Citigroup’s Q1 Profits Recoiled to $2.9 Billion
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CITIGROUP

CITIGROUP

 

Citigroup made profits of $2.9 billion in the first three months of the year. Citigroup said that it had been helped by record revenue from processing transactions for its international clients and more customers repaying loans on time. Citibank fell short of the $1.01 expected by analysts surveyed by FactSet, even though it earned 95 cents per share. Revenue fell 2 percent to $19.4 billion from the year-ago quarter.

This means that Citigroup has faced a slight drop compared to the same quarter last year. However, this is a big jump on the bank’s profit of 1.2 billion dollars in the fourth quarter of 2011 when financial markets were struggling under the effects of the eurozone financial crisis.

Citigroup Chief Cautious About the Recovery

Vikram Pandit, Citigroup’s chief executive, was cautious about the recovery. He said, “While the operating environment improved in the first quarter, there is still much macro uncertainty and we will continue to manage risk carefully”.

Foreign demand for U.S. Treasury debt increased 0.8 percent to a record high of $5.1 trillion in February. China has been the largest buyer of Treasury debt. China increased its holdings for two consecutive months. According to the Treasury Department, this marks the seventh straight monthly increase. A March explosion at a German chemical plant is threatening to shut down car and truck factories worldwide as companies run short of key parts.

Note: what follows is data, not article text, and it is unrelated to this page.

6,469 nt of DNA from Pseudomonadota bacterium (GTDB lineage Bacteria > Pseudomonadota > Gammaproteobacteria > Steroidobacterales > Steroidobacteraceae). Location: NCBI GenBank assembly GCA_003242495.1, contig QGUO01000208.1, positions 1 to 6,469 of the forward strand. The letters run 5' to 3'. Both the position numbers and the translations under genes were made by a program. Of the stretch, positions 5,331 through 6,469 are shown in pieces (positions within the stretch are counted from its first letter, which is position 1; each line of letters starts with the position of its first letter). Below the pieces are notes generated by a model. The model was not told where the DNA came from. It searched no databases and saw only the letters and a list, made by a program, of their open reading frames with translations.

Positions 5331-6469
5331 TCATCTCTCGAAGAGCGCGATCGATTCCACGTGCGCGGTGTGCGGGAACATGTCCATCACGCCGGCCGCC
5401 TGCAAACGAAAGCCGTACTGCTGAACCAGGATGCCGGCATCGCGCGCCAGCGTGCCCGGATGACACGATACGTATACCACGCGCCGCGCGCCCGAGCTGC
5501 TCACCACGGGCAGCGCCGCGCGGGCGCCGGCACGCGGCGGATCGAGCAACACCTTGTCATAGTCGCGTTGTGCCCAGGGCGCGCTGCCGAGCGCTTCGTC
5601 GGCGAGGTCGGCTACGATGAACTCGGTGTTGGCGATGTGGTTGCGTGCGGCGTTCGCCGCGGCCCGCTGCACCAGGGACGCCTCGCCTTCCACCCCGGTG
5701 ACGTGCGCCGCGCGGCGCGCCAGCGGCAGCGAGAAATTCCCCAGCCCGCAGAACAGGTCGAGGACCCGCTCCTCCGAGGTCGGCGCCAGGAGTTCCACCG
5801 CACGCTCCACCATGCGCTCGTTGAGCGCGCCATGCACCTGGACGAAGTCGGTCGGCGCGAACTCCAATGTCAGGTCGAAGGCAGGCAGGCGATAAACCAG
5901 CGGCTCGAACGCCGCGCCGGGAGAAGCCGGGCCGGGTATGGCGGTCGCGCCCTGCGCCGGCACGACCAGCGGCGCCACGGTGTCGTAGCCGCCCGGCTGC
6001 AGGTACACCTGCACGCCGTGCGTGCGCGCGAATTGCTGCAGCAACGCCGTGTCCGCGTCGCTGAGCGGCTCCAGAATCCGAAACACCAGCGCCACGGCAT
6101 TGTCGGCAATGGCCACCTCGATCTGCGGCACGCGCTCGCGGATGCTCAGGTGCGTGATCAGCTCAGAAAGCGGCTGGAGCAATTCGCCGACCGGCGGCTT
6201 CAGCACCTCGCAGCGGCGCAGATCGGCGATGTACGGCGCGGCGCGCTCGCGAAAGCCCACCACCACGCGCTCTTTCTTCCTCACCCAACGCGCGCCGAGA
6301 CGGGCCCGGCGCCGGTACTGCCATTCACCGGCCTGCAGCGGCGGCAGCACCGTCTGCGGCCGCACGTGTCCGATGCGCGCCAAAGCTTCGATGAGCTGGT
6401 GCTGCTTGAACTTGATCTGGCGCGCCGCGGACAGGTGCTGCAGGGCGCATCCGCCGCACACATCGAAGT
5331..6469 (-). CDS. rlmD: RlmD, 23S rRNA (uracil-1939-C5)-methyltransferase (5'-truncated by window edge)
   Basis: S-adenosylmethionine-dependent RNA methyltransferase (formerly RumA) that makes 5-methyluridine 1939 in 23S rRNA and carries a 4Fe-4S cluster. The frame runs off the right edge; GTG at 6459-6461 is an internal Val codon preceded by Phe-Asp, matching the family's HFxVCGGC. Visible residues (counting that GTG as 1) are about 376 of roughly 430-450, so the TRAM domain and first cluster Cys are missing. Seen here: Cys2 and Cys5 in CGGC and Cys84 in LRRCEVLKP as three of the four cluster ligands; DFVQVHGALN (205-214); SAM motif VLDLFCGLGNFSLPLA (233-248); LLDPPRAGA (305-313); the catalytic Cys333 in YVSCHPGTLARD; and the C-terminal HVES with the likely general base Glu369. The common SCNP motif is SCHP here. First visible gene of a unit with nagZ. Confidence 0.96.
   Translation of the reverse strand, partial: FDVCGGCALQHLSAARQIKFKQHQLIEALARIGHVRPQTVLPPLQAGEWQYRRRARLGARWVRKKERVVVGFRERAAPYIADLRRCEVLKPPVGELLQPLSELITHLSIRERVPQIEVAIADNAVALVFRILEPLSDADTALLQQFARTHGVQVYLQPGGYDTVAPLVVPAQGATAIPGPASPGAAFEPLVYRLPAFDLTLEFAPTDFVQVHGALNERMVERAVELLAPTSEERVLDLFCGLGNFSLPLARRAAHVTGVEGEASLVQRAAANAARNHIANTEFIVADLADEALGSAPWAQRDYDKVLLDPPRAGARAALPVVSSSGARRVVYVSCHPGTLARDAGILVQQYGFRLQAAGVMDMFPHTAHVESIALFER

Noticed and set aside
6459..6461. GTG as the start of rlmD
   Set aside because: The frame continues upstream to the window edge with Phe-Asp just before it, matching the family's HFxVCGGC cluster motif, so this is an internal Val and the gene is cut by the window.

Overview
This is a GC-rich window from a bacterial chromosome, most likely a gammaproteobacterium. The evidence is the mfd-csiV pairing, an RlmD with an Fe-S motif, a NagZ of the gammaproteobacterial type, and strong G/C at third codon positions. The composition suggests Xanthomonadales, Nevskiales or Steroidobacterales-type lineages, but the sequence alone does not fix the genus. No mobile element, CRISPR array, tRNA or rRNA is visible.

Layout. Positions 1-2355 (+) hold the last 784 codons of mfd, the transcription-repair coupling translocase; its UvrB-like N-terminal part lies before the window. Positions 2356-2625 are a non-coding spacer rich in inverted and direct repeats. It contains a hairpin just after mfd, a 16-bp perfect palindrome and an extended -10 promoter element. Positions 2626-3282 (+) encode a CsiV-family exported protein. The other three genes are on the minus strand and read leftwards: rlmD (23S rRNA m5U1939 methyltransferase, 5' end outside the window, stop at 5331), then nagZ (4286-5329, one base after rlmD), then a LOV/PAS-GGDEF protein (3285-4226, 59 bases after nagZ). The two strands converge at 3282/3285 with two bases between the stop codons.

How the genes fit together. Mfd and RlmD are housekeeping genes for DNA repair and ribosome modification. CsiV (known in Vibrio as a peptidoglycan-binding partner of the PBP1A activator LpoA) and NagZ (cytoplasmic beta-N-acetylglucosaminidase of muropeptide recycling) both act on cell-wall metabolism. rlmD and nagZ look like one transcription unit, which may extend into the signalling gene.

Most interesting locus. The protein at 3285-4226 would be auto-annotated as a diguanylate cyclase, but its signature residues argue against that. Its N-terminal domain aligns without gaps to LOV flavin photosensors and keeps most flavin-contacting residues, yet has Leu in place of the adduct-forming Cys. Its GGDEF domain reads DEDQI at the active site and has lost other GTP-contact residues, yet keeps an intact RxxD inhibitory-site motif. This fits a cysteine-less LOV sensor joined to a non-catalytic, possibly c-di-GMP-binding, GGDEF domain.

Nearly 10 automakers and dozens of parts suppliers have been scheduled to attend a meeting near Detroit to address the problem. It would be considered a bad time for the industry if any plant closes, as auto sales begin to recover from the recession. The March 31 fire at Evonik Industries killed two workers and damaged the factory that makes CDT, a key component in a chemical used to make a special plastic for auto fuel and brake lines. It is also used in solar cells and pipelines.

Companies in U.S. Replenished at Steady Rate in February

February was a little kind when U.S. companies replenished at a steady pace, suggesting businesses are more hopeful about sales. The Commerce Department said Monday that business stockpiles rose a seasonally adjusted 0.6 percent. The outlook among U.S. home-builders dimmed in April after six months of rising or steady confidence.

The National Association of Home Builders/Wells Fargo said Monday that its builder sentiment index fell this month to 25 from 28. Last month's reading was the highest since June 2007. The index rose for five straight months between September and February. Mattel Inc. said Monday that its first-quarter profit dropped 53 percent, pulled down by costs tied to an acquisition and lower sales for Barbie and Hot Wheels. Net income fell to $7.8 million from $16.6 million in the year-ago period. Revenue fell 3 percent to $928.4 million.

Banking giants in U.S. - JP Morgan Chase and Wells Fargo - had on Friday also reported profit rises. Goldman Sachs, Bank of America and Morgan Stanley are also to publish their first quarter results this week.

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